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Put multi-word tags in quotation marks. From: To: Optional Message:. You must be logged in to Tag Records. Coming to terms with transgenderism and transsexuality ; Skirt chasers : why the media depicts the trans revolution in lipstick and heels ; Before and after : class and body transformations ; Boygasms and girgasms : a frank discussion about hormones and gender difference ; Blind spots : on subconscious sex and gender entitlement ; Intrinsic inclinations : explaining gender and sexual diversity ; Pathological science : debunking sexological and sociological models of transgenderism ; Dismantling cissexual privilege ; Ungendering in art and academia -- Trans women, femininity, and feminism.

Firstly, it seems important that this reading takes a unique approach to discussing transsexuality. By taking such a perspective, she is able to challenge traditional sexism i. Secondly, it was essential for Serano to address the stereotypes of transsexuals, especially those stereotypes propagated by the media. The media plays a huge role in how the cissexual public i. Thirdly, I found it helpful that Serano made the connection between the resentment felt toward trans women and the existence of traditional and oppositional sexism in our society.

If even self-proclaimed feminists can be viewed as being misogynistic based on how they treat trans women, then this suggests that we have only scratched the surface on achieving gender parity. Lastly, I liked that the author concluded her book by discussing one final topic: gender entitlement. Despite these strong points, however, there were a few issues that I had with the book.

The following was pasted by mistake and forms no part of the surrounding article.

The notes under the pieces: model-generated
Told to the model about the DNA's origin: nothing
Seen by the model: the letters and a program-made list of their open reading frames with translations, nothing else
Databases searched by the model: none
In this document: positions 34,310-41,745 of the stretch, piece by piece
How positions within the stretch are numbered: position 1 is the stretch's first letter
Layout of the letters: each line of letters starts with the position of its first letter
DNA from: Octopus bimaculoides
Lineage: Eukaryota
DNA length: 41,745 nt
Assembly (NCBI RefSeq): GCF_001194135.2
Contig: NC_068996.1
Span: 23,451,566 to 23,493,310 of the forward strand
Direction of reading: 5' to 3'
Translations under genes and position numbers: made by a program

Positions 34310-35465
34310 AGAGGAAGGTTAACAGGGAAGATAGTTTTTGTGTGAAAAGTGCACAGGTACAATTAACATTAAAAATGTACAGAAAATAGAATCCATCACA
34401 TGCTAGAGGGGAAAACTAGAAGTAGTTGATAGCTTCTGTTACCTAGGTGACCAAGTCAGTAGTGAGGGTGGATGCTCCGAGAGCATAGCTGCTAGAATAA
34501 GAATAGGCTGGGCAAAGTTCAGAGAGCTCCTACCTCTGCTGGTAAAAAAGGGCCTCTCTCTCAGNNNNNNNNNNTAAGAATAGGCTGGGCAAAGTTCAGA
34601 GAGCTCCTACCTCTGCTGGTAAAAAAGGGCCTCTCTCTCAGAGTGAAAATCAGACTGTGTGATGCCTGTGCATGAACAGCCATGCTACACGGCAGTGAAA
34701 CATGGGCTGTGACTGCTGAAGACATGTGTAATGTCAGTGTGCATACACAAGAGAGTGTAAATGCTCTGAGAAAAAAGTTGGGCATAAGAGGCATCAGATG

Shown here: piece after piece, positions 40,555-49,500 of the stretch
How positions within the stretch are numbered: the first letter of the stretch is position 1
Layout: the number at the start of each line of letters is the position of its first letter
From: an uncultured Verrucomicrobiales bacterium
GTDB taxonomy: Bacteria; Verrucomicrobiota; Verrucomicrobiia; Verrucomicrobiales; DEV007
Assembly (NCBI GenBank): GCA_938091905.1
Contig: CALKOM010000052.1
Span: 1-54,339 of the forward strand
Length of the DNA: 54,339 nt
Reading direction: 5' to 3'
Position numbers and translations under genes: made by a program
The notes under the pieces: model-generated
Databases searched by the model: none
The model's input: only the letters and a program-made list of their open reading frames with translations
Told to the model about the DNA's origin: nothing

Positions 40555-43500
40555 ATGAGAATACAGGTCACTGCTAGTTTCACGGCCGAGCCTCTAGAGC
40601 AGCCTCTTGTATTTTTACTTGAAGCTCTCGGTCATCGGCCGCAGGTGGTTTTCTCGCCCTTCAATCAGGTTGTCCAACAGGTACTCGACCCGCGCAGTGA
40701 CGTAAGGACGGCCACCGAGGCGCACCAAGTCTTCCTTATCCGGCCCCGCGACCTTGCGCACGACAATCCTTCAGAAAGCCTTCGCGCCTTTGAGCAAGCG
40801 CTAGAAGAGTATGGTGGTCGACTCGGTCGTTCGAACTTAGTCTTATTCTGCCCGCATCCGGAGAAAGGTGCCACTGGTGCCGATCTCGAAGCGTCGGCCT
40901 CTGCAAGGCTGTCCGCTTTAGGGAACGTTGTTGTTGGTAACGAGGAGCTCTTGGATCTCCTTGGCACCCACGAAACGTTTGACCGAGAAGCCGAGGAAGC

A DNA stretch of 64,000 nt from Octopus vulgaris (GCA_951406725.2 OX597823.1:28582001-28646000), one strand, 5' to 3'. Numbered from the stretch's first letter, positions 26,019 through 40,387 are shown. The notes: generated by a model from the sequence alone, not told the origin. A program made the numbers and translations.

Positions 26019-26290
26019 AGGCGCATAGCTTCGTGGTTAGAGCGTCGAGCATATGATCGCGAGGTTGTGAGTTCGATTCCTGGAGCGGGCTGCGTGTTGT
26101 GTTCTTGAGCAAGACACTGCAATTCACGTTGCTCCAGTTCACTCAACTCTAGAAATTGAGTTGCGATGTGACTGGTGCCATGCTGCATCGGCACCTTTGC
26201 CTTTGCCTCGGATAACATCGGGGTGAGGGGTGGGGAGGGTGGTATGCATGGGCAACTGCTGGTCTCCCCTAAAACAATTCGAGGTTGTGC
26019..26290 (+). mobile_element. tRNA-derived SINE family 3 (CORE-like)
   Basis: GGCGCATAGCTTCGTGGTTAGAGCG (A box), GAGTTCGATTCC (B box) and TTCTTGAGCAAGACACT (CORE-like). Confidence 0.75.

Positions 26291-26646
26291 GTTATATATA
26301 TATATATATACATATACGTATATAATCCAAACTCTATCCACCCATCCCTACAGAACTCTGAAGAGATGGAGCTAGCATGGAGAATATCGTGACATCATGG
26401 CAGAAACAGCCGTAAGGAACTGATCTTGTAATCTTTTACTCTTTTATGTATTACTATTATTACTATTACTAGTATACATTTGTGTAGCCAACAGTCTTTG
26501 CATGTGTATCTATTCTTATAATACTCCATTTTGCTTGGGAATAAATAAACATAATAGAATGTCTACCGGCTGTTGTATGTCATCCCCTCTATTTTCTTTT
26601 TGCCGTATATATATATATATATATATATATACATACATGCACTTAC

Most noticeably, it was a lengthy read that sometimes seemed repetitive. Secondly, the author occasionally came of as very if not understandably angry. To her credit, though, Serano still seems to retain hope that feminism will come to fully realize that trans women are an ally in the fight against gender inequality. Lastly, she could sometimes be very dramatic. It was my culture that had his way with me. As is probably evident, I had mixed feelings about this book. I liked that Serano took the topic of transsexuality somewhere that it rarely gets to go and that she challenged us to be more accepting of people who stand on the margins of society, but I also had issues with some of the directions that Serano chose to take.

In your opinion, what are the best parts of the book? What would you change, if anything? What do you think? Serano, Julia. Berkeley, CA: Seal Press. Can this book teach you anything even if you know the basics of transfeminism? Thank you! Dustfinger Yes! It is really interesting conceptually and can tought me a lot about greater society at large. See 1 question about Whipping Girl…. Lists with This Book.

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Community Reviews. Showing Rating details. More filters. Sort order. Sep 02, Trevor rated it really liked it Recommended to Trevor by: Laia. Shelves: social-theory. I was talking to Lorena about this book — Lorena is my go-to person for all things gender related. I told her that the strangest thing about reviewing this book I tend to review while I read nowadays — one of the odd changes goodreads has wrought is how each of my mock reviews started with me stressing how straight I am.

Like someone about to review a book by a Nazi might start by mentioni I was talking to Lorena about this book — Lorena is my go-to person for all things gender related. Like someone about to review a book by a Nazi might start by mentioning they have Jewish friends. Did I mention I was straight?

ISBN 13: 9781580051545

Another friend of mine once told me he knew he was straight because he had never had a dream where he was having sex with a man, but frequently if not incessantly fantasised about sex with women. I am what normal is defined by. I was saying to her that my daughter can turn her tongue upside down in her mouth, literally flip it.